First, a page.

Sea Turtles Are Nesting in Record Numbers

Once pushed to endangerment, nesting sea turtle numbers are soaring

A green sea turtle
A green sea turtle Roy Niswanger

We drove green sea turtles to the brink of extinction, by hunting them, collecting their eggs and killing them, accidentally, with fishing equipment. In 1978, says EarthSky, green sea turtles became protected under the Endangered Species Act, and it looks like those protections are bearing some benefit for the turtles. In the southeast United States, says the Fish and Wildlife Service, green sea turtles are nesting in record numbers:

“Green turtle nest numbers are through the roof,” says Bill Miller manager of Hobe Sound National Wildlife Refuge, FL., where a mid-August count of 1,147 more than doubled the 2011 record of 543. At Archie Carr National Wildlife Refuge, FL, greens had built 10,420 nests by August 21, topping the 2011 record of 6,023. Nesting season won’t end until November.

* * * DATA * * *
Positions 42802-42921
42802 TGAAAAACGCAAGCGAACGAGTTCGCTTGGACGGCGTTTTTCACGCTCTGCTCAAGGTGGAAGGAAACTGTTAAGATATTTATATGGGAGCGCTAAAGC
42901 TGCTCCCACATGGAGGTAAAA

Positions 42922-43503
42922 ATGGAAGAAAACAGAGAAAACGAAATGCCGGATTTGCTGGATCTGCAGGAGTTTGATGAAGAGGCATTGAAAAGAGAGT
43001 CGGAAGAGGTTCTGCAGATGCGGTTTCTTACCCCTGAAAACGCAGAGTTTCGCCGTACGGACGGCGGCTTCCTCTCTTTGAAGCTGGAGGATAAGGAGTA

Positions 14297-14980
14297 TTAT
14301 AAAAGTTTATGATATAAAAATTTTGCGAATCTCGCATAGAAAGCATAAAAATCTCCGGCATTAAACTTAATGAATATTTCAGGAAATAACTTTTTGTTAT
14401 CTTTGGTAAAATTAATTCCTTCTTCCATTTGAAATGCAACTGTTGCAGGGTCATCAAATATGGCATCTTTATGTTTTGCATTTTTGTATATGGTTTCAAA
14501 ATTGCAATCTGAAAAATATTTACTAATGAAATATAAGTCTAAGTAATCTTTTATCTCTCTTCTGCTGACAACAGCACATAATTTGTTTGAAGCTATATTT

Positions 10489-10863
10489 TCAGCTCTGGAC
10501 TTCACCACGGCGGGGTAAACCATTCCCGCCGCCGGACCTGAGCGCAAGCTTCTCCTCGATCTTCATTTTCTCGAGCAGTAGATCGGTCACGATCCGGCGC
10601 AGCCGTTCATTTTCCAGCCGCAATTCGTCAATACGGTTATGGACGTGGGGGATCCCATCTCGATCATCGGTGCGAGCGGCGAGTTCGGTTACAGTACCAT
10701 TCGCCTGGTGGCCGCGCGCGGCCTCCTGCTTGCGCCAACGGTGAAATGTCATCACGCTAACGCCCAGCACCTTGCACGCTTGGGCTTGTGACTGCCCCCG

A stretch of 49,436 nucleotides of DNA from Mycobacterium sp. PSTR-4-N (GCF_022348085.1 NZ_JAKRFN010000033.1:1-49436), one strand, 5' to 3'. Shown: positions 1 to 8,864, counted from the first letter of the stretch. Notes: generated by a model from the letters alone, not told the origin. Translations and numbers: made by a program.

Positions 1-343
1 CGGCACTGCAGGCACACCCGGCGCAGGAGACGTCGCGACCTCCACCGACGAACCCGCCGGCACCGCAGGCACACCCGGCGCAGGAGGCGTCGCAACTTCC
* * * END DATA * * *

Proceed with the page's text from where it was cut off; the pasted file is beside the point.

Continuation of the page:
Loggerheads are doing better, too, says the FWS, though their gains aren’t as dramatic as the green sea turtles. But just because there should be lots of baby sea turtles on the horizon, says the FWS, doesn’t mean the turtles are safe:

ow long nesting gains will offset threats to sea turtle survival is unknown. Says Miller, “If we don’t do something about ocean debris, loss of habitat to erosion and sea level rise, and the pollution of lagoons and estuaries from runoff, nesting gains will be outweighed by environmental degradations.”

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